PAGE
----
Cage/ Harbison/ Hartke/ Wyner

Composer(s): Yehudi Wyner, John Cage, John Harbison, Stephen Hartke
Album Title: Michelle Makarski Plays Cage,Harbison,Hartke,Wyner 
Cat. No.: 80391
Genre: Classical
Description: John Cage: Six Melodies for Violin and Keyboard
John Harbison:Four Songs of Solitude
Stephen Hartke:Oh Them Rats Is Mean in My Kitchen
Yehudi Wyner: Concert Duo for Violin and Piano

Michelle Makarski, violin; Brent McMunn, piano; Ronald Copes, violin

Modern music-especially American music, with its tendency to invite various traditions to share the same compositional space-can be a generous art, an art which welcomes inclusivity. Here are works by
John Cage (born 1912), Yehudi Wyner (born 1929),
John Harbison
(born 1938), and Stephen Hartke (born 1952)-four American composers from different generations with different sensibilities, representing very different approaches to writing for the violin. Yet however much these works represent various facets of American violin music, each in its own way provides an example of the American habit of musical absorption and transformation.

John Cage and Yehudi Wyner, for instance, exemplify two extremes in American music. Cage's Six Melodies is non-imposing music, emotionally uninflected, unpredictable. It is without dramatic gestures, intentionally small of scale and gentle of sound. Wyner's Concert Duo, by contrast, is a substantial score, full of nuanced drama, calculated expressivity, and classical reference.

Harbison's Four Songs of Solitude and Hartke's Oh Them Rats Is Mean in My Kitchen also suggest a duality between an introspective music and a more open one. Both works, moreover, almost ask to be considered jointly, since they were written in the same year, 1985, by composers who happen to have been born in the same town, Orange, New Jersey. Both works explore only pure violin sound, Harbison's being for the instrument alone, Hartke's for a violin duo.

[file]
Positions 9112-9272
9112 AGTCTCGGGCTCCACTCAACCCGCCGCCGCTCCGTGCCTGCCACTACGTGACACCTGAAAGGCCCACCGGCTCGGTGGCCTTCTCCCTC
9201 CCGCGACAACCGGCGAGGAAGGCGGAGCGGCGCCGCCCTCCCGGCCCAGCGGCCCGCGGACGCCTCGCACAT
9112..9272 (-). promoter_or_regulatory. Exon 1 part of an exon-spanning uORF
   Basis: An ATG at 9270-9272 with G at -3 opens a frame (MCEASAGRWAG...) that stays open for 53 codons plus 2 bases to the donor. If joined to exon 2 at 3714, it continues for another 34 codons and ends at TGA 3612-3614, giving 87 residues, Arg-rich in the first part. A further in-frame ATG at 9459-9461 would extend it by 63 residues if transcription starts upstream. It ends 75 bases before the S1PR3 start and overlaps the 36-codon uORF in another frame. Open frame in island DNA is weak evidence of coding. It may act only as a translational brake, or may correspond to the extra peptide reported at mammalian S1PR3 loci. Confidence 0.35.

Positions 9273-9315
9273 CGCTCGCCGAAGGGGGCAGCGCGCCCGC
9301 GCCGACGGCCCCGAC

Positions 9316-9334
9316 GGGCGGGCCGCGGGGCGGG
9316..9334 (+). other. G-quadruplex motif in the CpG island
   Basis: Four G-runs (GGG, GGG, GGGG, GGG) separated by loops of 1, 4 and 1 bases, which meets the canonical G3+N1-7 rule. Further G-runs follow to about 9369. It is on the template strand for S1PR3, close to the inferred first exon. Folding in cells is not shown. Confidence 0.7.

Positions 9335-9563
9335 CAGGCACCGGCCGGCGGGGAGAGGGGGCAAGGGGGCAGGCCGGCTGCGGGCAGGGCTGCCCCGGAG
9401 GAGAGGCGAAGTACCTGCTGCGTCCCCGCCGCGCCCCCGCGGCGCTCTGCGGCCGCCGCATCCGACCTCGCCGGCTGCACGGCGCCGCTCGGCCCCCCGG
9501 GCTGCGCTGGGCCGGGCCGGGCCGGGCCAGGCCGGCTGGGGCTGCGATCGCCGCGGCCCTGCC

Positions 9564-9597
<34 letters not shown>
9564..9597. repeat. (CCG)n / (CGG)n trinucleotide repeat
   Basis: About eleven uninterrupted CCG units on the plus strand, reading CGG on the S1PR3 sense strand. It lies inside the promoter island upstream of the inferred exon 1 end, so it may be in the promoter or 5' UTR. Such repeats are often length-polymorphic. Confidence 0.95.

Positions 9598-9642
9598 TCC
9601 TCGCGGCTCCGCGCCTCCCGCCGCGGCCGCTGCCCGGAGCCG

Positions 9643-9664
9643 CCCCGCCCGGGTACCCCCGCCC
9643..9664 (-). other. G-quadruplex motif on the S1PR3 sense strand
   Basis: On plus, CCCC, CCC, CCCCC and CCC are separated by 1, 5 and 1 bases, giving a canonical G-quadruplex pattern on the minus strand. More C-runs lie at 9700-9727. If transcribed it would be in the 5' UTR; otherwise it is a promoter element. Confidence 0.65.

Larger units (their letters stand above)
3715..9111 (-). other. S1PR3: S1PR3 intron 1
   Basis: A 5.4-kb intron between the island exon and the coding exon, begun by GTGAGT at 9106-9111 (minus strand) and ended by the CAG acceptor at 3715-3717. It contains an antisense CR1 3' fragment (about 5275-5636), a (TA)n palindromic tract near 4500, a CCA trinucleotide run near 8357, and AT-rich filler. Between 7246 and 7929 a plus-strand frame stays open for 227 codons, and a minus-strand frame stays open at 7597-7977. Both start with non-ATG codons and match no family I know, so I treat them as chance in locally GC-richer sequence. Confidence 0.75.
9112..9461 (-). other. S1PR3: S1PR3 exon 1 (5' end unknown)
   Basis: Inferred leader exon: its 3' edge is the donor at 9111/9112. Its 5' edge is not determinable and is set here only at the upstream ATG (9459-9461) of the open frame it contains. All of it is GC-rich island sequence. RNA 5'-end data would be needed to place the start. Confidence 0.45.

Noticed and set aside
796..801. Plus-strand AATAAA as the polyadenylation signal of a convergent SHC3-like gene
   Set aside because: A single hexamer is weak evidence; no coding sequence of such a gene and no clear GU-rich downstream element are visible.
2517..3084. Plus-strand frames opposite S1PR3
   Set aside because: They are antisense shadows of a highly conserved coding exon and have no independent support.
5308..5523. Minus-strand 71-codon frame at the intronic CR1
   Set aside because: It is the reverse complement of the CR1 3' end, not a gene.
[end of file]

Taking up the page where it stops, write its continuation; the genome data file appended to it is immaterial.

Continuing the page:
Four Songs was written as a present for the composer's wife, the violinist Rose Mary Harbison, and, like Cage's Six Melodies, it consists of brief individual pieces of songlike character and somewhat lonely temperament. As Cage has long done, Harbison here contemplates the relationship of music to composer, performer, and listener. In a brief program note, he suggests that Four Songs explores three kinds of solitude: that of the composer, "in a landscape of his own invention"; that of the performer, "onstage or in the practice room"; and that of the listener, "confronted with seemingly private references."

Where Harbison transforms folk roots into refined and solitary music, Hartke, in Oh Them Rats, has created a more raucous, blues-influenced work. The impetus for Oh Them Rats is the rhythm of the opening line from Blind Lemon Jefferson's Maltese Cate Blues, which struck Hartke when he heard it in a recording by Tennessee blues singer Sleepy John Estes. But Hartke grafts this vernacular style onto the resonant classical violin technique, and he amplifies the effect by doubling the instrument. A full statement of Jefferson's generative rhythm is not heard until the final three bars of the Hartke score, and all of Oh Them Rats is a dramatic progression leading up to that climactic final revelation. 
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